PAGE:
Winning premium bond numbers are chosen randomly. That is a fact which, ultimately, has to be taken on trust. It is hard to believe that governments, eager to use what is potentially a source of cheap borrowing, would manipulate the premium bond system. Premium bonds have been going for 40 years. Any misuse could surely not be suppressed for so many years through different governments.
But could those who run the system, eager to meet targets and please political masters, be tempted to cheat? Again, consider the 40-year life of premium bonds and the fact that a fair number of people would need to be in on the conspiracy. Wouldn't any scandal have emerged by now?
Winning numbers are selected by Ernie, Electronic Random Number Indicator Equipment. Can we be sure the technology guarantees randomness? Unless you are of the rocket scientist bent, you would probably not understand the technology even if it were explained. After each draw the government actually carries out tests to ensure there has been no bias. No bias has ever been found. We have to take on trust that these tests are valid.
There may seem to be a bias towards recently-issued bonds. This may reflect nothing more than the proportion of bonds issued recently. The total value of bonds is now pounds 8.7bn. About one third - pounds 2.8bn - has been bought in the last 12 months. One would expect around one third of winning numbers to have been bought in the last year.
The fixed odds of any number winning a prize are now 1 in 19,000 each month. If you have a pounds 100 bond (the minimum value today) you have 100 numbers, and thus a 1 in 190 chance of winning a prize each month, equivalent to a prize every 15 or 16 years. If you have the maximum holding of pounds 20,000 you could expect on average to win 12 or 13 prizes a year. If you have the maximum holding and win 13 prizes of the minimum value of pounds 50, you would win pounds 650. That is a tax-free return of 3.25 per cent (All premium bond prizes are tax free).
In practice, because there are also higher value prizes, the average return is higher. Moreover, bondholders may gain higher returns from November. The total prize pool is increased from that date, taking the average return from 4.75 per cent to 5 per cent.
I need information on annuities - the "pension" I buy with my pension fund. Where can I get it? MH, London
Many independent financial advisers (IFAs) can give advice on annuities, or you could consider an annuity specialist. Try Annuity Direct, 27 Paul Street, London EC2A 4JU (Tel: 0171-588 9393). Annuity Direct supplies information to Ceefax on BBC2 pages 204 and 260. Another specialist firm is The Annuity Bureau, Enterprise House, 59-65 Upper Ground, London SE1 9PQ (Tel: 0171-620 4090).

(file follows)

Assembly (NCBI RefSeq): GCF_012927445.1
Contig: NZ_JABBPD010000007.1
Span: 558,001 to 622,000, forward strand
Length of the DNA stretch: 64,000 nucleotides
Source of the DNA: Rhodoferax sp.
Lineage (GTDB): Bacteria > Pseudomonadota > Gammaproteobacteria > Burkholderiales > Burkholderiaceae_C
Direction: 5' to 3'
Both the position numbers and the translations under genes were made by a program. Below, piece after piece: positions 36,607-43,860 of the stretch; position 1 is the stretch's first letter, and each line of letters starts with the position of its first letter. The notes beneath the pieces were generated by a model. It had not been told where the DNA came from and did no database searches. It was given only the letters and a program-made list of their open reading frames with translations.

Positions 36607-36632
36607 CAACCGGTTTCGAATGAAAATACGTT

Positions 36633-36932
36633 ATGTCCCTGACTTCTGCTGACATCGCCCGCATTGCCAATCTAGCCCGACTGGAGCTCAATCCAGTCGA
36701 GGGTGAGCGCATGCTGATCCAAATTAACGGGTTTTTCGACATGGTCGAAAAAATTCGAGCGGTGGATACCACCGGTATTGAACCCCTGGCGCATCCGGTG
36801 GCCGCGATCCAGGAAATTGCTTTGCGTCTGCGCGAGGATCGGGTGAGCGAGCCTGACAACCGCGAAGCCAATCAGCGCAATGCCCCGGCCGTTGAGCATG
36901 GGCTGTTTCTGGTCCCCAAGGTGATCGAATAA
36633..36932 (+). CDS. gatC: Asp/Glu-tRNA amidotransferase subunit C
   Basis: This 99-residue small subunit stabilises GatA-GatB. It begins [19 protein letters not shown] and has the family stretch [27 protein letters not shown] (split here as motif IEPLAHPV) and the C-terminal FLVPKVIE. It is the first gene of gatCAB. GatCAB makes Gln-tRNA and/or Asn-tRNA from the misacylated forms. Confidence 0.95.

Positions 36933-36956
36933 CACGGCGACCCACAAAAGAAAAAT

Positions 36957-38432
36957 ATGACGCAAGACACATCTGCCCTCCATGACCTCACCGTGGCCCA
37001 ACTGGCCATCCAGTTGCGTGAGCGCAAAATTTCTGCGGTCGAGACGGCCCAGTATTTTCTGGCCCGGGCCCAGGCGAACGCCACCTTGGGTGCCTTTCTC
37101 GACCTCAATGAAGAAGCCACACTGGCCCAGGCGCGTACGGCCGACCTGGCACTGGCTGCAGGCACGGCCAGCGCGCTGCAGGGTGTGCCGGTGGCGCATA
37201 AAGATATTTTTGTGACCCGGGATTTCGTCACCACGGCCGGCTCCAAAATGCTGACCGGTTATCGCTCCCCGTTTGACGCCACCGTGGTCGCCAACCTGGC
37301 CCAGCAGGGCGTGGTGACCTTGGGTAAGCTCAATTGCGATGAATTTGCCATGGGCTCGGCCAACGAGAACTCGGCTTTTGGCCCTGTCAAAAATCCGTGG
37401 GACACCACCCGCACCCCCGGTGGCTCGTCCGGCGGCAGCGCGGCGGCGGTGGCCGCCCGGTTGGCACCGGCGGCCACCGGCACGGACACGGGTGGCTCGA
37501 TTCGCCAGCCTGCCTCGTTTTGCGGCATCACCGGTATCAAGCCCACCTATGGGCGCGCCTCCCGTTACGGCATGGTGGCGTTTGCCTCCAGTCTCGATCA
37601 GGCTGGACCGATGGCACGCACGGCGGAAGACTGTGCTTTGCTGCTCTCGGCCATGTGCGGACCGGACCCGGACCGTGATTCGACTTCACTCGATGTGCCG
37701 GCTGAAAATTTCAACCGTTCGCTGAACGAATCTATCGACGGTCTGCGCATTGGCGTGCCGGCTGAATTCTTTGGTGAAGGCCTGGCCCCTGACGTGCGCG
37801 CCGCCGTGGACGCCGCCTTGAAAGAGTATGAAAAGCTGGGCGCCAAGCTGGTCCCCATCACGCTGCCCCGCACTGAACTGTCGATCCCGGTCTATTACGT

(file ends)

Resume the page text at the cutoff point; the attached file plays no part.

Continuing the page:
If you are buying an annuity with the proceeds of a pension plan it is important that you shop around for the best deal. The company running your pension will offer you an annuity. But exercising the "open market option" and buying an annuity from a different company can bring a significantly higher income.
Annuity rates could fall over the next year, so now might be a good time to buy an annuity. Rates are already lower than 12 months ago, despite the recent rises in interest rates, because annuity rates are linked to long-term interest rates rather than the base rate. Long-term rates have fallen from 8.2 per cent to around 7 per cent in a year, due to confidence in the money markets that inflation will remain low in the medium to long term.
It is a significant fall of over 14 per cent; it means, for example, for every pounds 820 of pension on offer for your fund one year ago you'll now get just pounds 700. Unfortunately, buying an annuity means that long-term interest rates at the time of the purchase determine your income for the rest of your life.
Another negative factor is the greater longevity of people. Life insurance companies that sell annuities are tending to revise life expectancy tables and driving down annuity rates in the process.
q Write to Steve Lodge, Personal Finance Editor, Independent on Sunday, 1 Canada Square, Canary Wharf, London E14 5DL, and include a phone number. Alternatively, fax 0171-293 2096 or e-mail s.lodge@ independent.co.uk. Do not enclose SAEs or any documents you wish to be returned. We cannot give personal replies or guarantee to answer every letter. We accept no legal responsibility for any advice given.